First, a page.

Divorce is hard. As an adult trying to navigate your way through it can be very stressful, and difficult. Especially, when there are children involved. 


You have to be careful to take into consideration not just your heart or your partner’s, but those of the little ones created during the union. Things can get a bit tricky.


However, over the years, there’s been new “techniques” that have been created to help families navigate a separation more easily and as painlessly as possible.


One way is known as a bird nesting divorce.


Essentially, bird nesting is a technique created to help couples lessen the effects of the divorce on their child(ren).  It’s when a child(ren) remains in the family home while their parents alternate staying with them. 


Simply put, when it’s one parent’s time to be with their child(ren), they will stay in the house while the other parent stays elsewhere. 


This gives the child(ren) a sense of stability by keeping them in a familiar space, in the same school and around their friends. It also helps give them time to get used to the idea of living life separately with each parent.  


What makes this technique so unique is that it’s the movement of the parents rather than the kids. Interesting, right?


Some parts of this technique have not only been used temporarily, but have also been practiced for years with very successful outcomes.


And just like any custody agreement, it can grow and change with the family’s circumstances.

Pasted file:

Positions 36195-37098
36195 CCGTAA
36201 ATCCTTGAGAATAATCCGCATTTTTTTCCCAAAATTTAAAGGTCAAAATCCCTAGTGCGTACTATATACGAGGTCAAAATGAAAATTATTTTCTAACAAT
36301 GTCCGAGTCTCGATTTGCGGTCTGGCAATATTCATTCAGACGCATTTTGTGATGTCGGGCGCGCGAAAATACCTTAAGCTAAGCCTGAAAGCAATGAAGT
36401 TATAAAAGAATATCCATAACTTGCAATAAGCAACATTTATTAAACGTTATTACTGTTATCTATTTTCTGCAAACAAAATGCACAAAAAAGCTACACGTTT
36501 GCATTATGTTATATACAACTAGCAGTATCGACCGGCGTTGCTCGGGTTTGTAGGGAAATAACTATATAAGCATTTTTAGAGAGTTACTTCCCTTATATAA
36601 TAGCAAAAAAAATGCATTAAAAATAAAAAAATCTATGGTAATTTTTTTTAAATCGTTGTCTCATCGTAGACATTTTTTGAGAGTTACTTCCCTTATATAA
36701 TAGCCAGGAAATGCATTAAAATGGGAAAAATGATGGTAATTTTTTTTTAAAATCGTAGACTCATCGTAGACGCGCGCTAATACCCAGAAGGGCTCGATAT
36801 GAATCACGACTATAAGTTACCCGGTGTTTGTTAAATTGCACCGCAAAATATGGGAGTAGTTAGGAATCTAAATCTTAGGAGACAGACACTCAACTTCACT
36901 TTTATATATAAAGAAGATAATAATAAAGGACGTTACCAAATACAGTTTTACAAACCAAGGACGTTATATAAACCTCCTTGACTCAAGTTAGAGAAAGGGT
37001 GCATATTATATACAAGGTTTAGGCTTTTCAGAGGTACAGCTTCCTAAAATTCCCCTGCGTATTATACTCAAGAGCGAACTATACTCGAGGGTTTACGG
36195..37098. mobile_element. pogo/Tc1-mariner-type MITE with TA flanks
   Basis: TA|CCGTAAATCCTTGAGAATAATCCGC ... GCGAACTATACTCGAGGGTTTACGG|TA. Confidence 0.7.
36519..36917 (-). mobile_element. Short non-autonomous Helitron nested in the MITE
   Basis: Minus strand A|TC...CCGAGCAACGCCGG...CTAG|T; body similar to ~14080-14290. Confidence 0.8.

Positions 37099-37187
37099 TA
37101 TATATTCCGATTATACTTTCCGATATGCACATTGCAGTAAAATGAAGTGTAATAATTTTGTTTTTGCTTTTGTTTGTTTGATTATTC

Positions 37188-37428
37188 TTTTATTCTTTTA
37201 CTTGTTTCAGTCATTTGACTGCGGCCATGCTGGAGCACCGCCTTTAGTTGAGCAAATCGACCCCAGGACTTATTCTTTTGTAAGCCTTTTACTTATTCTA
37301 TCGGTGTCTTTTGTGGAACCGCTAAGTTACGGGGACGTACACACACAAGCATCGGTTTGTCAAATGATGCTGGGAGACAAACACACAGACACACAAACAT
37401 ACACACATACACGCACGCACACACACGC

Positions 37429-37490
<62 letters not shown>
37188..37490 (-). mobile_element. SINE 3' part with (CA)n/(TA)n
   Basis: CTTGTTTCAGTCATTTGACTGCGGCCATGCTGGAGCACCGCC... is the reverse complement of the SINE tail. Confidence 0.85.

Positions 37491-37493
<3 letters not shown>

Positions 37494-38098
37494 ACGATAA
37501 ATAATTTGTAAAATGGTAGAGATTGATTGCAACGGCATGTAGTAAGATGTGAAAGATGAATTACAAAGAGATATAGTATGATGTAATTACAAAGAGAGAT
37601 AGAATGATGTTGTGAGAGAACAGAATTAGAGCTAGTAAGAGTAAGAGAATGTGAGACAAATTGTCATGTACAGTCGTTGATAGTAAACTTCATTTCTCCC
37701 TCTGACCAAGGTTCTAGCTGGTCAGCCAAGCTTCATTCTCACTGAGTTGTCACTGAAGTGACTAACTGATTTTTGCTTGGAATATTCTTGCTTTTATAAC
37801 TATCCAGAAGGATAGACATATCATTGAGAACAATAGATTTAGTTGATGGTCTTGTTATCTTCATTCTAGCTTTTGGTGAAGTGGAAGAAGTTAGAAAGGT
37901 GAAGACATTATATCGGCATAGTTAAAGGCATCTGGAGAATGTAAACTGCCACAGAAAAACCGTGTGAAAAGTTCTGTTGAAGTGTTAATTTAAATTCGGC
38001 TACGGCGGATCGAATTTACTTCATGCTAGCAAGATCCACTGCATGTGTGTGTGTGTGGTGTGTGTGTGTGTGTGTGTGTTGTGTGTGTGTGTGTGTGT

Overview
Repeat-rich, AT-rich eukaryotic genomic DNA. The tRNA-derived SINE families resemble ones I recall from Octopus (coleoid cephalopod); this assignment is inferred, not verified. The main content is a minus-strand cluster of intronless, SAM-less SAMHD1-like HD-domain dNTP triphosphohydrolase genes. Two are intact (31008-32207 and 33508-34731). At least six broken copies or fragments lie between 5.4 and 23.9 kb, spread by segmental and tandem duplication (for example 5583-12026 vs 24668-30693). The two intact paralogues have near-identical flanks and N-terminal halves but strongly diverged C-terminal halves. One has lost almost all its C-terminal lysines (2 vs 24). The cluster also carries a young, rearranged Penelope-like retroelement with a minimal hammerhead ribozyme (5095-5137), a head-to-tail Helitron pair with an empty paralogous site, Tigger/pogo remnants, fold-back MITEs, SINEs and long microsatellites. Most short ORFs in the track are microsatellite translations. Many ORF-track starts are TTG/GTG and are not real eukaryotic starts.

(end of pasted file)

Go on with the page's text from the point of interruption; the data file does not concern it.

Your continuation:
Bird nesting gives families the time necessary to make the transition from one family unit to two with as little change or uprooting as possible. 



There are several benefits to this technique: 


  • Finances-May actually help parents save money after a divorce with the need to finance only one other home as a possibility. 
  • Decisions-Allows parents to put off making any difficult decisions until the divorce is final.
  • Stability-Gives child(ren) sense of stability while they adjust to living with each parent separately.
  • Transitional-It helps the child(ren) get used to the idea of their parents separating without having everything change all at once.
  • Practice-Allows for each parent to adjust to being a single parent and practice maintaining an independent home.


But as with any benefit, there usually are some drawbacks, including:


  • Finances-Though it may save money in some cases, it can be harder for parents to maintain several residences plus utilities at same time. 
  • Instability-For some separating couples, it can be difficult to make a new space feel like home if they keep sharing residences with the other parent.
  • Conflict-If there’s conflict among the parents, it often affects the children making them feel unstable and agitated with their new situation. 


The fact is, nobody really knows which technique will work when separating with kids. 


Remember that the best “technique” to choose is the one that works best for your family. Something that may work for one family, may not work for another and that’s okay. The well-being of you and your children is the priority, not the method in which you get there.